Murchison Falls National Park

Murchison Falls National Park

At Murchison Falls, the Nile squeezes through an 8m wide gorge and plunges with a thunderous roar into the “Devil’s Cauldron”

The largest park in Uganda and is named after the Murchison falls where the mighty river Nile is forced through a narrow gorge of 7m into the ‘Devils Cauldron’ creating an ever present rainbow. Samuel Baker the explorer considered the Murchison falls as “the most important object of the entire course of the river” named the waterfall in 1864. The park is only 4 hours away from Kampala the capital and with all the attractions is a perfect destination for an exciting Uganda safari. The habitats range from forest, savanna, riverine woodland, borassus palms, and several acacia trees.

It lies in the northern end of the Albertine Rift Valley giving it great views of the plains and forested areas and the Victoria Nile that pours into Lake Albert. The Albert Nile Corridor is Uganda’s lowest area at 612msl at the Delta. You have opportunity to view the falls from up as the Nile squeezes through the gorge and from below while on the boat safari on Victoria Nile. The Launch trip on Victoria Nile gives you an opportunity to experience the Nile like the actors of the 1951 film “The African Queen.”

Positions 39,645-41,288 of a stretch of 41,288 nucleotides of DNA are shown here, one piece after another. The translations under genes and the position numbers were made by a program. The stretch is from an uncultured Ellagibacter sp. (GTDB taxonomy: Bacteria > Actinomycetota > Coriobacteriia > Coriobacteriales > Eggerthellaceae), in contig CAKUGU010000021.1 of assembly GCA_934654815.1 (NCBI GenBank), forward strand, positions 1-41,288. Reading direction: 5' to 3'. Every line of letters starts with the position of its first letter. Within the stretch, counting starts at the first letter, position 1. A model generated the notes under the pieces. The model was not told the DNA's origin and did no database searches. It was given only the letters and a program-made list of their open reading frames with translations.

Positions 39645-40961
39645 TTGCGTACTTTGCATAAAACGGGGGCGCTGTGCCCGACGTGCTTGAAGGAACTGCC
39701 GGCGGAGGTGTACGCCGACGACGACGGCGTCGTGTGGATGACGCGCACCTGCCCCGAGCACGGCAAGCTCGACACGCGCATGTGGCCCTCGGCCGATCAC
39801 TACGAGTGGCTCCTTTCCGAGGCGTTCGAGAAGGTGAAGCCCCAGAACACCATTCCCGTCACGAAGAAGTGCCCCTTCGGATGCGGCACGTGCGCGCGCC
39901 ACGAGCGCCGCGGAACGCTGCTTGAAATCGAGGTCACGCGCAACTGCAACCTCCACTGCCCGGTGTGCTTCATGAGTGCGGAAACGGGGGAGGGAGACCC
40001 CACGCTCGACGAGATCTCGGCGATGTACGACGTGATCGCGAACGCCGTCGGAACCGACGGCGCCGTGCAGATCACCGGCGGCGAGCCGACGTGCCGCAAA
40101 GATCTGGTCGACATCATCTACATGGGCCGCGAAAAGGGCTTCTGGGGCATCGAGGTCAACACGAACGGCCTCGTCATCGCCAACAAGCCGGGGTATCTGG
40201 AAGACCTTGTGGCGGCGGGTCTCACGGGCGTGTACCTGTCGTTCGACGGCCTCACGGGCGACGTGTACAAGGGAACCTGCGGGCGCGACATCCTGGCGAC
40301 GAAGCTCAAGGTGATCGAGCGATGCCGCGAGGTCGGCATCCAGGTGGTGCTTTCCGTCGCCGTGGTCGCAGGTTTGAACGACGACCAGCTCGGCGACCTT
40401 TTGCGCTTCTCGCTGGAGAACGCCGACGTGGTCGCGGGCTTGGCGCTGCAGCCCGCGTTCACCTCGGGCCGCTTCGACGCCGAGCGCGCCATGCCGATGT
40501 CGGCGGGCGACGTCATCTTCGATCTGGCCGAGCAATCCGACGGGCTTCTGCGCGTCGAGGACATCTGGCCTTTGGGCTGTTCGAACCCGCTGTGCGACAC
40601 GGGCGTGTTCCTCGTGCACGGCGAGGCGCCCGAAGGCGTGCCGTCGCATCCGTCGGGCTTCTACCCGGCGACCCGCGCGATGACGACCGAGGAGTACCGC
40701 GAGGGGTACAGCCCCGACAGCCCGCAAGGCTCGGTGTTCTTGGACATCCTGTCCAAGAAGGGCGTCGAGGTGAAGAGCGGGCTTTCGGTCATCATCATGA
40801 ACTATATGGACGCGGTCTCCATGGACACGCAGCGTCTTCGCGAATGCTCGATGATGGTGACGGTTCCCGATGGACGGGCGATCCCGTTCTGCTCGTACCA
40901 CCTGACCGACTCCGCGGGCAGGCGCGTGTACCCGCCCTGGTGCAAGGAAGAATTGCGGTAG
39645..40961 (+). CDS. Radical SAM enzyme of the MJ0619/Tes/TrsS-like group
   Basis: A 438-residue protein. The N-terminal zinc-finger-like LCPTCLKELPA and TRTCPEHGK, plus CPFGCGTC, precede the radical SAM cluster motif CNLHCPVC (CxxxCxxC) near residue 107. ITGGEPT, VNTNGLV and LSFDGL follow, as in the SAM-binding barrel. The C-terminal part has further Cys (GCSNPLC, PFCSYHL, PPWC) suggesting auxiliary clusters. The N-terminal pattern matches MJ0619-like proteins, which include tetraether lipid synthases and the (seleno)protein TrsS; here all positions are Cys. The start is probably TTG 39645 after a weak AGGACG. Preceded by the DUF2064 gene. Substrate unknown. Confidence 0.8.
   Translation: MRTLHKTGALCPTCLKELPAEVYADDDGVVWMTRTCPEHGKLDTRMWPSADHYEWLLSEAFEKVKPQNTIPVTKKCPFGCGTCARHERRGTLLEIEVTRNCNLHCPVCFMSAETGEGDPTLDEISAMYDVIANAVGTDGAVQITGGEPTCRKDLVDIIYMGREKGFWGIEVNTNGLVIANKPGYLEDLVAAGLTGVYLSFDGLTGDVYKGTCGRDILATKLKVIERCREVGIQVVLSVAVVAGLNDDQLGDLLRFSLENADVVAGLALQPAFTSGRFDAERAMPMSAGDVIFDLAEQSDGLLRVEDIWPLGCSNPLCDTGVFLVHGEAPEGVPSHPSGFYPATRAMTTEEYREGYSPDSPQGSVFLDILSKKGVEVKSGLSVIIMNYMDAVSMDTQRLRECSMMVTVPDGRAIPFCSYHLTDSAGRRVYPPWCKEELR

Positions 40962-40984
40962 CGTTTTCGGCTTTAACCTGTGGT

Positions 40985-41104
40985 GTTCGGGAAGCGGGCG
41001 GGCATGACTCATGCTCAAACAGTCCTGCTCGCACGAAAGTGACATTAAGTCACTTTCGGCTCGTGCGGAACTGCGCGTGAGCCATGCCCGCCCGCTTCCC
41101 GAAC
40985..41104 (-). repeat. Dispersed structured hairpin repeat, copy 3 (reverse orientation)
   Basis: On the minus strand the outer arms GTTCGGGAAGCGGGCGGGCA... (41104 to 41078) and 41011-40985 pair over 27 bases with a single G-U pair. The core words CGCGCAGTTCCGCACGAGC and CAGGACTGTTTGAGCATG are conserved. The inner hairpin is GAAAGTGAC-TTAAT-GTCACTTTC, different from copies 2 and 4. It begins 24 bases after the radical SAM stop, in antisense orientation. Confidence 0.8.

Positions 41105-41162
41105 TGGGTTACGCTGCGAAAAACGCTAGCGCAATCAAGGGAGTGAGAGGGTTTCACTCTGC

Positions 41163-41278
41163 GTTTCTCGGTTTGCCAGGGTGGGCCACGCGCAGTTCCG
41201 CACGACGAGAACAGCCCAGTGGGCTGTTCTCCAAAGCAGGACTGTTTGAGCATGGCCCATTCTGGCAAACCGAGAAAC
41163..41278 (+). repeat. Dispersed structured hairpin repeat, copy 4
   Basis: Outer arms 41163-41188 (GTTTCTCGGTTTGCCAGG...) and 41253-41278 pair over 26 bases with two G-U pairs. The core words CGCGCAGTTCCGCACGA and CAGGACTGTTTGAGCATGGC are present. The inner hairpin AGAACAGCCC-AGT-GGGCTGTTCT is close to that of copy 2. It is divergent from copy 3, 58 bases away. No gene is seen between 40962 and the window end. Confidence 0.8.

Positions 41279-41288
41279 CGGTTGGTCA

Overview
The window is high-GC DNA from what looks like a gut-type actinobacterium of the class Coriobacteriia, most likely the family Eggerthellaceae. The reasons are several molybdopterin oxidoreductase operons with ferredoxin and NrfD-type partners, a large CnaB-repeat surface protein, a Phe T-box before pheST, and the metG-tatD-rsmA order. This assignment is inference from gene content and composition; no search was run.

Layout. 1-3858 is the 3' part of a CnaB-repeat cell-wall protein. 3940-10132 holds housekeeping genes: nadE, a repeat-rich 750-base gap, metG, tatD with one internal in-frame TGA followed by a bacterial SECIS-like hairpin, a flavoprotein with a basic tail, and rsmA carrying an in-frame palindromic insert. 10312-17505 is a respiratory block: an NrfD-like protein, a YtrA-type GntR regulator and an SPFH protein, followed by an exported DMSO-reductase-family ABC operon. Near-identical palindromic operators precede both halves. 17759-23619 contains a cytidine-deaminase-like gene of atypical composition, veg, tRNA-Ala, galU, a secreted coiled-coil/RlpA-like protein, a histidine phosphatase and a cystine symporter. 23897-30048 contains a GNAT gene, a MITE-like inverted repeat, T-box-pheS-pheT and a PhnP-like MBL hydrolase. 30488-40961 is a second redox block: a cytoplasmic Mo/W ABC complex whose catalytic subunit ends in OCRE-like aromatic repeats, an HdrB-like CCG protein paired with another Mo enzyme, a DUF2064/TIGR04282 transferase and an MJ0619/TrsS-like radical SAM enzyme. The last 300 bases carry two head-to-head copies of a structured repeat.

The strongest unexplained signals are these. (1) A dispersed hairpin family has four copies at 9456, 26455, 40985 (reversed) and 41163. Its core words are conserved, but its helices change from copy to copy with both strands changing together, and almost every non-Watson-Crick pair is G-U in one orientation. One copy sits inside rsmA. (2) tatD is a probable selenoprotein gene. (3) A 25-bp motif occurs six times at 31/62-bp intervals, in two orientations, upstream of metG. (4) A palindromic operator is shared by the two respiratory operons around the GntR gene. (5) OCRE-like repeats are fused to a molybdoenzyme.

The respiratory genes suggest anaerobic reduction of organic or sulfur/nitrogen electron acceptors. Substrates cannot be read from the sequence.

Good To Know

Country

United States

Visa Requirements

Visa in not needed for EU citizens.

Languages spoken

English

Currency used

Dolar

Area (km2)

9.8 million km2

Tours
White water rafting is high on many people’s list of things to do while on a trip to Jinja. With some lots of good rapids and a stunning river with high level its superlative, there are some very exhilarating sections with space between to lay back and float along taking in the landscape and enjoying the nature, particularly the many species of birds to be found here.
Visit Queen Elizabeth National Park for a wildlife safari experience where you watch animals on game drive and amazing boat safari on Kazinga Channel.
Challenge the Rwenzori Mountain Range; third highest mountain in Africa. The highest Rwenzoris are permanently snow-capped, and they, along with Mount Kilimanjaro and Mount Kenya are the only such in Africa. The Ruwenzoris are often identified with the "Mountains of the Moon" mentioned by Ptolemy.
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